1 In a food processor, blend the biscuits with the butter and coconut to make the base for the pie. Press it into a deep 21cm fluted tart tin, going all the way up the sides and making sure the corners are not too thick. 2 In a large saucepan, melt both chocolates with the milk and cream over a very low

24 BBC Good Food Middle East May 2016

salt 0.7g TOFFEE SAUCE PER SERVING (12) 245 kcals • fat 16g • saturates 10g • carbs 25g • sugars 25g • fibre none • protein none • salt 0.2g COFFEE CREAM PER SERVING (12) 155 kcals • fat 16g • saturates 10g • carbs 3g • sugars 3g • fibre none • protein 1g • salt none

Food styling JENNIFER JOYCE | Styling LUIS PERAL | What to drink SARAH JANE EVANS MW

Boulanger potatoes with bacon

Friday Carvery Roast at Palermo

Experience a sumptuous Carvery Roast at Palermo with family and friends. Enjoy a delicious array of finely cooked roasts complemented with traditional accompaniments while the kids enjoy activities such as cooking classes and a treasure hunt. 12:30 pm to 3:30 pm AED 250 per adult including unlimited soft beverages AED 110 per child including unlimited soft beverages Children below the age of 6 years will dine with our compliments

For more information, please contact: Tel: +971 4 361 8111 | Email: | Visit

Ken_ChefSense_BBC_GF_23x27.5cm_FPage 1


6:50:24 PM

Energy boost!

Home Cooking Everyday

Training for a marathon or a sports event this year? These nutritious bars are a brilliant post-workout snack Recipe Miriam Nice Photograph Will Heap

Chewy no-bake cereal bars Within 30 minutes of finishing exercise, you should eat carbohydrates to replenish energy, protein to repair muscles and a little salt to help retain fluids and stimulate thirst. Find more online at EASY GLUTEN FREE

MAKES 8 PREP 5 mins plus setting COOK 5 mins


75g/21/2oz mixed seeds 50g/2oz nut butter or peanut butter 50g/2oz clear honey or agave syrup 1 /2 tsp cinnamon 1 tsp cocoa powder 50g/2oz prunes, chopped 50g/2oz drie figs, chopped 25g/1oz puffed brown rice (we used Rude Health) 1 Line the base of a 20 x 20cm baking tin with baking parchment. Put the seeds in a dry, non-stick pan over a medium heat and cook until they start to pop and turn golden. Transfer to a small bowl to cool. 2 In a medium saucepan, soften the nut butter and honey over a low heat for about 2 mins, stirring continuously, until the mixture has warmed through. 3 Take the pan off the heat. Stir in the cinnamon and cocoa powder, followed by the fruit and toasted seeds. Add the puffed rice and stir well to coat. Quickly transfer the mixture to the tin, spreading out evenly and pressing down with the back of a spoon to create a compact, even surface. 4 Leave for 45 mins-1 hr to firm up, then slice into 8 bars with a sharp knife. Wrap in strips of baking parchment and secure with tape or string. Will keep in an airtight container for 3-4 days. PER BAR 147 kcals • fat 8g • saturates 1g • carbs 14g • sugars 10g • fibre 3g • protein 4g • salt 0.1g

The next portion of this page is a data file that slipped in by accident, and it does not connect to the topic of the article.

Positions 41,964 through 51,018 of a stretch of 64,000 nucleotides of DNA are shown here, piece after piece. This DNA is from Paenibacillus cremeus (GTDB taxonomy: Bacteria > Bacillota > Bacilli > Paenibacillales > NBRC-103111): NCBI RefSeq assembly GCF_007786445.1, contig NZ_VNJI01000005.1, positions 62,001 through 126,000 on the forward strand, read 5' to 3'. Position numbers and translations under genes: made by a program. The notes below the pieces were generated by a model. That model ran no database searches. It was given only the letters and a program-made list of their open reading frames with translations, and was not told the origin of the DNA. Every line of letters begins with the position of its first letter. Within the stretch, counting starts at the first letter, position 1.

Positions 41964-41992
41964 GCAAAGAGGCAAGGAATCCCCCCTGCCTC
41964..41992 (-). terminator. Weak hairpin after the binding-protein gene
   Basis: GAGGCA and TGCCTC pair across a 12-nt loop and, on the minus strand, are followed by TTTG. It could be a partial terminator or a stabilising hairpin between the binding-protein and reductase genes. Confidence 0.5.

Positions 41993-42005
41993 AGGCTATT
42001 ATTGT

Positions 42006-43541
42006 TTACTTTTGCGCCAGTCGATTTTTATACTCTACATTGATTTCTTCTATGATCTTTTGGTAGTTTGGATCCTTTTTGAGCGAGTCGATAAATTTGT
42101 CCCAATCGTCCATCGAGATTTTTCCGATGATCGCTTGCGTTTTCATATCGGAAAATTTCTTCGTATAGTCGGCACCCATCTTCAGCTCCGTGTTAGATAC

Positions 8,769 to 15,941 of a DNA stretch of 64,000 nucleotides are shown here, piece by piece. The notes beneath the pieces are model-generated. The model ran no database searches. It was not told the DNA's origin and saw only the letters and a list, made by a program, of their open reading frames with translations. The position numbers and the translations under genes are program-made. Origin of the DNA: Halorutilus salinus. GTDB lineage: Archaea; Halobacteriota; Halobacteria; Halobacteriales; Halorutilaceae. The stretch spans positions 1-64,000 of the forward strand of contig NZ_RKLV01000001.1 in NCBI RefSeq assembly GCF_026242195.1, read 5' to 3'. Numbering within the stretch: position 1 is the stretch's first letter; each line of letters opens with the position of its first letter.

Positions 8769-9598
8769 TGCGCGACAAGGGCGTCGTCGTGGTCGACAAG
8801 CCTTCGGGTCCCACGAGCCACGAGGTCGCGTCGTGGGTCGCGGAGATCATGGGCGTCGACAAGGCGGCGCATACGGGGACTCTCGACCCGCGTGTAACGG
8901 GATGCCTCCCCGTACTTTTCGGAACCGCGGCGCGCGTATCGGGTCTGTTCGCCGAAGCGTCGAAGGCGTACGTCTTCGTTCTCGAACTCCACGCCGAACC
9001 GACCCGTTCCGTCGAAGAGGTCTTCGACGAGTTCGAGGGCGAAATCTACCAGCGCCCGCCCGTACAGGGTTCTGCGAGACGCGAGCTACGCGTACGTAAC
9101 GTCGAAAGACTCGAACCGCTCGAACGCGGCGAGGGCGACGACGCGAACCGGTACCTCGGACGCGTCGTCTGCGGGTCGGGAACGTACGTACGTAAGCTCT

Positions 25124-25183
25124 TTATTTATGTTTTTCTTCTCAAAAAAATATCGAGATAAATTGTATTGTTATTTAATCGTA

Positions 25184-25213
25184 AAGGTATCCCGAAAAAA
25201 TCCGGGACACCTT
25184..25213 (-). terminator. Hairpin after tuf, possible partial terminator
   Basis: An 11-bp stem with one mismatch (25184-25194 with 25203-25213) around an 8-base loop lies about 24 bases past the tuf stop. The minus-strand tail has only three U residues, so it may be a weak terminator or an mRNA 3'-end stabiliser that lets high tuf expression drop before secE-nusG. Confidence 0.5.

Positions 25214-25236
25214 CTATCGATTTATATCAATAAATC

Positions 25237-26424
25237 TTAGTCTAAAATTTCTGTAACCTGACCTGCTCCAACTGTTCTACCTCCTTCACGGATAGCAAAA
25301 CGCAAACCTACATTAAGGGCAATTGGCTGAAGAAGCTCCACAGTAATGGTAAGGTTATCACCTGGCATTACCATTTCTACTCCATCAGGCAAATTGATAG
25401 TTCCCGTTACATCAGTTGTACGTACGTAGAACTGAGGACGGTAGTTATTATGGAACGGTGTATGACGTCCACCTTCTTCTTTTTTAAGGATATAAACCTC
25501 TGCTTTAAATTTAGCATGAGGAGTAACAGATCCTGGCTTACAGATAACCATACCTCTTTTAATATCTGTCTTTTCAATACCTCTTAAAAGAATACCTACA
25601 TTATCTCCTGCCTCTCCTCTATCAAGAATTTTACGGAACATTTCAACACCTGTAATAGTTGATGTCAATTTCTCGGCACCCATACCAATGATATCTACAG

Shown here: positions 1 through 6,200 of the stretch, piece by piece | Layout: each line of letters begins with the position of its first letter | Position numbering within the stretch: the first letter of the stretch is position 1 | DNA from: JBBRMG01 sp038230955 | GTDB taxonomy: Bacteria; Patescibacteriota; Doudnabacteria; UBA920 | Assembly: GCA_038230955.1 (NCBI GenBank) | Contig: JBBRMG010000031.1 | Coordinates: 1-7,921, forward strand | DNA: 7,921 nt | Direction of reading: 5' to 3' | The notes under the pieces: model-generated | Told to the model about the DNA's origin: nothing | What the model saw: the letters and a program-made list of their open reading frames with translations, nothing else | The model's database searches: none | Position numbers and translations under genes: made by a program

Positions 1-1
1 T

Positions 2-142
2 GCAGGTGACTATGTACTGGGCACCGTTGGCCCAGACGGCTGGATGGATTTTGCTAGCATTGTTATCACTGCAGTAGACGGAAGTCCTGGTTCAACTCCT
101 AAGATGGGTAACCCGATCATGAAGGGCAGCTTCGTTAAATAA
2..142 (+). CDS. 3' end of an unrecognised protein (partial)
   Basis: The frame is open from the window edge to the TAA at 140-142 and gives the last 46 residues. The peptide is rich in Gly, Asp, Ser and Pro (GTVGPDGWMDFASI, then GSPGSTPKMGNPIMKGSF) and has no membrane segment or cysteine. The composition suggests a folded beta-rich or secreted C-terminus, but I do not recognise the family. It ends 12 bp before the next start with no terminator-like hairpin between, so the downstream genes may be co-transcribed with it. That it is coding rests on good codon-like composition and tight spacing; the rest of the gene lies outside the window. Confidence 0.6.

May 2016 BBC Good Food Middle East 27

A week of

low-cal meals Jennifer Joyce’s satisfying suppers are all under 500 calories and quick to prepare Photographs Mike English

Meat-free Monday

Polenta pizza with purple sprouting broccoli & mozzarella EASY


SERVES 2 PREP 10 mins COOK 15 mins

400ml/14fl oz vegetable stock (I used Marigold bouillon powder) 100g/4oz polenta 4 tbsp grated Parmesan 2 tsp extra virgin olive oil 200g/7oz purple sprouting broccoli, ends trimmed 4 cherry tomatoes, halved 1 garlic clove, chopped 125g ball of low-fat mozzarella, cut into cubes 10 red peppers from a jar, halved (I used Peppadew)

1 Heat the grill to its highest setting. In a medium saucepan, bring the stock to a boil, then slowly pour in the polenta, whisking constantly. Add some salt and 2 tbsp of the Parmesan. Continue to whisk until thick, about 3 mins. 2 Grease a large baking tray with 1 tsp of the oil, pour over the polenta and spread it out to a 30cm circle – if you have time, leave it to chill, uncovered, in the fridge for 30 mins. 3 Blanch the broccoli in boiling water for 2 mins. Rinse in cold water and drain well. If any stems are thick, halve them lengthways. In a small bowl, mix the cherry tomatoes with the garlic and remaining oil. Season well. 4 Layer the mozzarella over the polenta, then add the broccoli, tomatoes, peppers and remaining Parmesan. Pop under the grill for 3-4 mins or until golden at the edges and the cheese has melted. PER SERVING 498 kcals • fat 21g • saturates 11g • carbs 42g • sugars 4g • fibre 5g • protein 31g • salt 1.0g

28 BBC Good Food Middle East May 2016

Home Cooking Everyday Tuesday

Hot smoked salmon with new potatoes & watercress 2 OF 5 EASY LOW CAL FIBRE VIT C OMEGA-3 A DAY

SERVES 2 PREP 10 mins COOK 20 mins

1 small red onion, thinly sliced into half moons 1 tbsp white wine or rice wine vinegar 200g/7oz baby new potatoes or Jersey royals, halved if large 2 tbsp buttermilk 11/2 tbsp low-fat mayonnaise 1 tbsp freshly grated horseradish, or from a jar

100g/4oz fine green beans, trimmed 1 small sweet red apple, cored and sliced 2 hot smoked salmon fillets (about 300g/11oz), skin removed, broken into pieces 100g/4oz watercress, roughly chopped

1 In a large bowl, toss the onion with half the white wine vinegar and some salt. Set aside. 2 Boil the potatoes in a pan of salted water until tender. Drain well and put back in the pan to steam-dry for a few mins. Tip into the bowl with the onion and gently toss together so that the potatoes absorb the